When your shoulder hurts, even the simplest daily tasks can be excruciating, such as driving a car or washing dishes. If you are an active person, you may be unable to enjoy your hobbies and outdoor activities.
Types of Shoulder Injuries
In general, most shoulder injuries can be grouped into 4 categories:
- Tendon Inflammation: repetitive motion such as throwing a ball or playing tennis can cause inflammation to the tendons surrounding the shoulder or to the bursa located in the shoulder joint. Tendinitis and bursitis are two prime examples of shoulder inflammation that can result in a debilitating and painful injury. You may lose range of motion or develop chronic pain without appropriate treatment. Appropriate treatment may include rest, ice, therapy, and oral or topical medications.
- Instability: instability of the joint can result from an infection, from a sudden impact, or from chronic overuse. A dislocation is a prime example of joint instability and requires medical intervention. Tendons that are stretched and loose will result in a shoulder that is unstable, which could increase the likelihood of frequent dislocations, arthritis, pain, and limited motion.
- Arthritis: arthritis can be a part of the aging process, or it can be a direct result of a previous injury to the shoulder. Most people with arthritis in their shoulder begin to reduce their daily activities. This can lessen the pain, but it can also result in decreased range of motion.
- Fracture: any break in the bones of the upper arm, the clavicle, or the shoulder blade can result in severe pain. Many of these fractures will heal with minimal casting and splinting, but some will require surgery to fully correct. While the arm is in a cast, muscles of the shoulder and the upper arm can weaken or atrophy. Physical therapy may be needed after a shoulder fracture to regain arm strength and prevent future injury. Rehabilitation is an important part of fracture treatment.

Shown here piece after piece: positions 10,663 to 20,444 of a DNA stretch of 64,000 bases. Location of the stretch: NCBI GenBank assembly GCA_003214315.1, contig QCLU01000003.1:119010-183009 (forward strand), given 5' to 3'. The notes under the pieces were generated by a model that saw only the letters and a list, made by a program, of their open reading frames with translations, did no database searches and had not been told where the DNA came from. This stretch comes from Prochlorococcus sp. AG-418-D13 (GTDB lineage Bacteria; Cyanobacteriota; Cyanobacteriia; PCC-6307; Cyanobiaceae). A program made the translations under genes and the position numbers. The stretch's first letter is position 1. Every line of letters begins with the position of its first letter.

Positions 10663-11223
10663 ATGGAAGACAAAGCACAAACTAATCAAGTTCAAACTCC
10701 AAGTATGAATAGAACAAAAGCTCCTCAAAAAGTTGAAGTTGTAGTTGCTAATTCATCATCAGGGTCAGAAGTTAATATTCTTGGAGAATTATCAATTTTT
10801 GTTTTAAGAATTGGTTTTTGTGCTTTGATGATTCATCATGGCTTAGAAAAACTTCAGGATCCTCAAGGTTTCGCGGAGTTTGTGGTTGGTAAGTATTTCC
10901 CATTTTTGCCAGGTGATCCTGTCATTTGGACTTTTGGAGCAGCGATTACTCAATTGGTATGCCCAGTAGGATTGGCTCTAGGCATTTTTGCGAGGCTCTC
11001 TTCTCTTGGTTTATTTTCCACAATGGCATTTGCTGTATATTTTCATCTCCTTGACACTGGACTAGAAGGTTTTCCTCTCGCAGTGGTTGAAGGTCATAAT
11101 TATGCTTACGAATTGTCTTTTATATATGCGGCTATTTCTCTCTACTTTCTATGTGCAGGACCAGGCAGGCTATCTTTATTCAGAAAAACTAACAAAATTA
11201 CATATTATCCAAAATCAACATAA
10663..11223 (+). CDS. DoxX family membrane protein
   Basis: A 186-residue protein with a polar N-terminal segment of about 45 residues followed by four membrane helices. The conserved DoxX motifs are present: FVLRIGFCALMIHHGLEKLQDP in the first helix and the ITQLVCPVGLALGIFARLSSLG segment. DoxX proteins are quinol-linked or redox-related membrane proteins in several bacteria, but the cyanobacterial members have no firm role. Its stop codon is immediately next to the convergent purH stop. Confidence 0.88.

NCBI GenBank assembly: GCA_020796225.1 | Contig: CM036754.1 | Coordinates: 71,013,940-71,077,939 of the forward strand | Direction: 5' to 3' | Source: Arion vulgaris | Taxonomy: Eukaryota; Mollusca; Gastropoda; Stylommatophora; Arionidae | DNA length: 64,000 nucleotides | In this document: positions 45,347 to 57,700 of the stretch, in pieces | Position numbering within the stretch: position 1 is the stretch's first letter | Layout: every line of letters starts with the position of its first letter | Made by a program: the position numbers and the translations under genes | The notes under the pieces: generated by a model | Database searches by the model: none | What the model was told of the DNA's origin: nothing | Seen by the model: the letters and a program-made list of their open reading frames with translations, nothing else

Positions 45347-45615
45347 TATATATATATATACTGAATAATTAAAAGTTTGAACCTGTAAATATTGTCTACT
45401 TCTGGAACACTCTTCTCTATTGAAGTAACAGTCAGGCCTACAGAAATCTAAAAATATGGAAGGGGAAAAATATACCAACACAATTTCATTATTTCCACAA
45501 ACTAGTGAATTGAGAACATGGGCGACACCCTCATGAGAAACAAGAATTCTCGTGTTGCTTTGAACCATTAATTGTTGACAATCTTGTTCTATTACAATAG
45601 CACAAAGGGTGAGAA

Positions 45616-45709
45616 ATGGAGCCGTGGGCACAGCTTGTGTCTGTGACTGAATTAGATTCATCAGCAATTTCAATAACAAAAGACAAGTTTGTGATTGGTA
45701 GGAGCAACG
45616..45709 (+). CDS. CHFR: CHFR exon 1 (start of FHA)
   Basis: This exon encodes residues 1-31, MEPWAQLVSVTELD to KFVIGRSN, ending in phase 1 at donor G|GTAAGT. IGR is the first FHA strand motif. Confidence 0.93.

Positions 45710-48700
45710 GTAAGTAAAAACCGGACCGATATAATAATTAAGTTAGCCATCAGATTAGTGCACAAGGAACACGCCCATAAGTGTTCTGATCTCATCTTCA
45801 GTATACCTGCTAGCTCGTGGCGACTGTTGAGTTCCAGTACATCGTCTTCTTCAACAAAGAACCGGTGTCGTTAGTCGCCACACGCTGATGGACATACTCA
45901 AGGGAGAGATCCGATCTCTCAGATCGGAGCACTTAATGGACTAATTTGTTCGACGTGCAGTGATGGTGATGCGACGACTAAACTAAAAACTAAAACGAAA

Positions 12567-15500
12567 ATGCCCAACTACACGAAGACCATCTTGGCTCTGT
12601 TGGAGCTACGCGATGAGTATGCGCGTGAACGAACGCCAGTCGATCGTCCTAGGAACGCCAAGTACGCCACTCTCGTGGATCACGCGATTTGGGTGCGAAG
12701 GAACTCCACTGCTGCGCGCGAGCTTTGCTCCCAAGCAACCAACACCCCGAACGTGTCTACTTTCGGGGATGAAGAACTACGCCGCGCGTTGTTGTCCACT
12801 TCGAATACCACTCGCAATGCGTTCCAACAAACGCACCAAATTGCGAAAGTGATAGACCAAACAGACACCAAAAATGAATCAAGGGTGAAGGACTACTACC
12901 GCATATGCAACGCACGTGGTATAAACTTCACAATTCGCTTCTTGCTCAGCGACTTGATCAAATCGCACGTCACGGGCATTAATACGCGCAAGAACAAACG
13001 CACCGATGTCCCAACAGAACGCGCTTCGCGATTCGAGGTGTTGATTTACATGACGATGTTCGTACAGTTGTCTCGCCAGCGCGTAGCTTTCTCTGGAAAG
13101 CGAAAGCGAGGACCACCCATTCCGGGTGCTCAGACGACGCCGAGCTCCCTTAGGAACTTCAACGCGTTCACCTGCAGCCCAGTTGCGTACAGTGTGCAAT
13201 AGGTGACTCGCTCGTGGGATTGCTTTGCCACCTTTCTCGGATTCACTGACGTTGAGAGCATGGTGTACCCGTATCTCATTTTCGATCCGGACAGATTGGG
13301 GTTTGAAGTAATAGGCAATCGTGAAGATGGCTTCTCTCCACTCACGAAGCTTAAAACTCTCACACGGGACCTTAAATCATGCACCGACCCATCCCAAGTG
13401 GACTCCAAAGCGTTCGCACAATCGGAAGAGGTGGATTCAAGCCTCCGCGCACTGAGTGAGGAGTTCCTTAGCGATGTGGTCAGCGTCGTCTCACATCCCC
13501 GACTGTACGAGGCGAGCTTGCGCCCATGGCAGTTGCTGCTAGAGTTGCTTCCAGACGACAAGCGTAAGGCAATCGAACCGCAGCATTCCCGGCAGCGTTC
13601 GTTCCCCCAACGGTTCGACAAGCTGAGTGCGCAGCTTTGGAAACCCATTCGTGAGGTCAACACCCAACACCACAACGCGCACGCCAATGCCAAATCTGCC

Acute vs Chronic – Understanding Shoulder Pain
If you have been suddenly injured, such as in a car accident or in a fall, your shoulder pain is probably related to an acute injury. Once your injury heals, your pain should subside, as long as you follow the appropriate prescribed therapy. If your shoulder pain has been persistent and ongoing for months or years, then you likely have a chronic shoulder condition that must be addressed.
By definition, chronic pain is any type of pain that lasts for 6 months or longer and approximately 100 million Americans suffer from some form of chronic pain. An acute injury that results in acute pain can turn into a chronic pain condition—especially without treatment. If you suffer acute pain, you should be seen by a doctor to diagnose and treat the source. If the pain persists and becomes chronic, you should visit a doctor again to see what can be done to improve quality of life..
In order to determine the best course of treatment for alleviating your pain, your doctor will need to perform a variety of tests to diagnose your injury. Imaging tests, such as MRIs and Xrays can help physicians diagnose and locate the source of the injury and to determine which pain treatment options will work the best.
In general, shoulder pain responds well to a combination of medications and therapies that work in conjunction to reduce swelling and speed healing. This may include ice, heat, therapeutic ultrasound, physical or massage therapy, and steroid joint injections. If your shoulder injury is a tendon or ligament tear, fracture, or a dislocation, you may also need to rest your shoulder for a period of time.